Trip Start Oct 18, 2012
269Trip End Dec 14, 2015
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We woke up nice and early at 7am to say goodbye to Martina as she headed off to lacrosse and got all our gear back into the car. It was pretty cold and we headed into the city to get a coffee and breakfast. On the edge of town we stopped at one of the many bakery-cafes they have here in Germany. You can't get a meat pie, sausage roll or lamington, but the chocolate crossaints or mini pizzas normally aren't bad!
Nothing was open until 10am, so we decided to go for a walk down to the river. Near the information centre is a spot where the Neckar River splits around an island and has the picture perfect shot of a row of coloured buildings. I think just about every tourist takes a photo there so I did the same and we walked along the island which has a nice row of plane trees
Tübingen like many German towns has an Altstadt which is the historical heart of the city and this one wasn't bombed during the war leaving it relatively intact. Tübingen feels similar to Heidelberg in a way because they are both university towns on the river and both have a schloss. Schloss Hohentübingen sits above the Altstadt on the northern side of the river, so we had to climb a few steps to get to the top. The schloss like many similar has a long history of being built, destroyed in wars and rebuilt so some structure or another has been on that hill for the better part of a 1000 years. While not as impressive as Heidelberg, it holds good views over the city (when the weather is good!)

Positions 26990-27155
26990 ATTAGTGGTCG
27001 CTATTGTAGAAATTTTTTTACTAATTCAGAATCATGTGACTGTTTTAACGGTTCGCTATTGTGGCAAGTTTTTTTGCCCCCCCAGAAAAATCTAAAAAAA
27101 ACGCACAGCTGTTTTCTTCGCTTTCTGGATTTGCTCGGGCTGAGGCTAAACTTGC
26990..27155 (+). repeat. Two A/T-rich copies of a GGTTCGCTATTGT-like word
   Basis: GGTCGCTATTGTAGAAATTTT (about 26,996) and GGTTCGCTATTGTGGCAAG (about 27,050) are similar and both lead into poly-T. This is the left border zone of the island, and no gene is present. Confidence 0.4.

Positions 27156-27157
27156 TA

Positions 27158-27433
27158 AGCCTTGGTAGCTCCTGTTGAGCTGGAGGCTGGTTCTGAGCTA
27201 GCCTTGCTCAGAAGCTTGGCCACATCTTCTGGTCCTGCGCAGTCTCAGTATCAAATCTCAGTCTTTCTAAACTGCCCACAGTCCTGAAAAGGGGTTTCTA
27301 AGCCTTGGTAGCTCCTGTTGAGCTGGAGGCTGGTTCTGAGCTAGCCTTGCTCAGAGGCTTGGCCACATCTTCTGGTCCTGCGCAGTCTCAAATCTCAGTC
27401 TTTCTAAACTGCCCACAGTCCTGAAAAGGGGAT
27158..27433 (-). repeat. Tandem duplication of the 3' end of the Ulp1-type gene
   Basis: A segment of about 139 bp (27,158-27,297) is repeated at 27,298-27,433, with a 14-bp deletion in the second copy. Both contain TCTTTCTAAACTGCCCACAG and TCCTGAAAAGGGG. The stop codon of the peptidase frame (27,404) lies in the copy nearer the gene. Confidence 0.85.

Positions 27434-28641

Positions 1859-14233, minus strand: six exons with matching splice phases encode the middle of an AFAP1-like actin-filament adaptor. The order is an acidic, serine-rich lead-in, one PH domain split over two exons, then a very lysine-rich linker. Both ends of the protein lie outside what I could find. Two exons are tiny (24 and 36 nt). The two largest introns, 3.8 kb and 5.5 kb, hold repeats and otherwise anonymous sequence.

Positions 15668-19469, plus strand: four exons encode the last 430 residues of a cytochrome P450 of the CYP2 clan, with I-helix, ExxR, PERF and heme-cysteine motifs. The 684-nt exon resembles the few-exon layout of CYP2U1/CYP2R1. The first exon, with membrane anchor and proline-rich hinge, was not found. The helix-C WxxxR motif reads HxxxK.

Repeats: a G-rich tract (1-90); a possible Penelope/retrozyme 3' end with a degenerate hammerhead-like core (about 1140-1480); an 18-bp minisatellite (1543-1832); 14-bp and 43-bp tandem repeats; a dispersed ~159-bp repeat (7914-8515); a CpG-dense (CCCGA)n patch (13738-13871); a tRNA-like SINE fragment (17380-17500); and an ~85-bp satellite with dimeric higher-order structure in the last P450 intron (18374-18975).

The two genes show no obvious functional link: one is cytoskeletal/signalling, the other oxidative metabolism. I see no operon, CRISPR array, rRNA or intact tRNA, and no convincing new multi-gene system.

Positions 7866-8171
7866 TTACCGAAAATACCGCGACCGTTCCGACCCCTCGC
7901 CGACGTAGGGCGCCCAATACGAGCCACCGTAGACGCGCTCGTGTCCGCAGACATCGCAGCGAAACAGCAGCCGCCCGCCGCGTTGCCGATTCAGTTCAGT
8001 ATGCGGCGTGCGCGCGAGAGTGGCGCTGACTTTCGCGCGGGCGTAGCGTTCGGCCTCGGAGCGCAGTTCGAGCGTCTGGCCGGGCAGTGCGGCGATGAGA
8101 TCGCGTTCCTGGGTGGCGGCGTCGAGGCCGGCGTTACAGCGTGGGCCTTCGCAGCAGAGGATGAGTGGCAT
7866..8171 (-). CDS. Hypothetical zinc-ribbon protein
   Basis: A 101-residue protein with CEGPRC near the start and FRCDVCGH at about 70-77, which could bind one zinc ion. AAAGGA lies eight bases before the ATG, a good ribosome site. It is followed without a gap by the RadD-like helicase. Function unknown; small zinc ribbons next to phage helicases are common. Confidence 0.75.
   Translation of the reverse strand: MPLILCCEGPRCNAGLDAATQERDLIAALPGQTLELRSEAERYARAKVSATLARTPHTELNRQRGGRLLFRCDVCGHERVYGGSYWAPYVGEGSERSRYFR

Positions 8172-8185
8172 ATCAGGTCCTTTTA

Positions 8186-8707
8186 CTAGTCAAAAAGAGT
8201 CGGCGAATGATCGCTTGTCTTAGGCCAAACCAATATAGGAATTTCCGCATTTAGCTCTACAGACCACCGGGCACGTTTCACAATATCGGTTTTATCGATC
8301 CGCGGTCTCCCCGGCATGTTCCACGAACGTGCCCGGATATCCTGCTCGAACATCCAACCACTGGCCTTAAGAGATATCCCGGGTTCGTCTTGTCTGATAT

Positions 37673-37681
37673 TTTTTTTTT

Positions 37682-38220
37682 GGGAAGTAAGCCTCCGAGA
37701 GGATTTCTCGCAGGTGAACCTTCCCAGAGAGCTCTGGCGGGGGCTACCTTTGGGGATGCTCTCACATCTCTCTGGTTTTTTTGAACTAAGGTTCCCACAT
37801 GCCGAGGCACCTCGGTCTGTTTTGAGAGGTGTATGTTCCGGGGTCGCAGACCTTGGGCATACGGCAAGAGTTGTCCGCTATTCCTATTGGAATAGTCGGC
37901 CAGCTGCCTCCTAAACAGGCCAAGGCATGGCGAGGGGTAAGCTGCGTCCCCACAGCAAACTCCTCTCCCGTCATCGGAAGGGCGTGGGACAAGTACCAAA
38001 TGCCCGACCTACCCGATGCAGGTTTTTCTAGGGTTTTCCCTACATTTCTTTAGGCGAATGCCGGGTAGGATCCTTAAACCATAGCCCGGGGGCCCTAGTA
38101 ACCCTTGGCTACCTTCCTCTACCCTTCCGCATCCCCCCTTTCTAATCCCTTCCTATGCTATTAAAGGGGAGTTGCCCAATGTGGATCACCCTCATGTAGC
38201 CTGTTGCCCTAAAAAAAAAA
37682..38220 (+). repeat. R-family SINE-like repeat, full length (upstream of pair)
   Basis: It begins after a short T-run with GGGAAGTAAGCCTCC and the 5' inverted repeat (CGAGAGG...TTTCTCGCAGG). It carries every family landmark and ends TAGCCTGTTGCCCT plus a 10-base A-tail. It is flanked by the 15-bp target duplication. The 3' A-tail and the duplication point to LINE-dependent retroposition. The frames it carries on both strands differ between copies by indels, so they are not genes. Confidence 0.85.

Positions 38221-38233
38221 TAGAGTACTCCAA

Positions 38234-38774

The only thing I know is that Steffie said they have a lot of bats in the cellar during the winter! The inner courtyard was pretty plain, but the outer and inner gates were nice. The road leading up to the schloss is pretty steep and the cars parked at the nearby hotel seemed to be held with glue: hopefully their handbrakes are good! The Altstadt itself was a winding network of cobblestone streets and old style timber houses and the main Stiftskirche St Georg was completely empty of people which was a bit strange.
The Marktplatz was quite nice which the beautiful Rathaus and surrounding cafes and buildings
Firstly, keep right unless overtaking - there are usually only two or three lanes in each direction and the worst thing you can do is hold up traffic. Secondly, if you need to overtake do it quickly - the normal speed limit is 120kms an hour, but there are sections without restrictions so cars can come up pretty quickly. Finally, be ready for traffic jams - as good as the Autobahns are in Germany there are frequent traffic jams or Staus and they can come up without warning. Decelerating from 120kms to 50kms takes a while and you have to put on your hazards if you come across an unexpected one so that you don't get rear ended.
I'm still not used to driving in these conditions so I have to concentrate a lot, but for the locals thats just the way it is!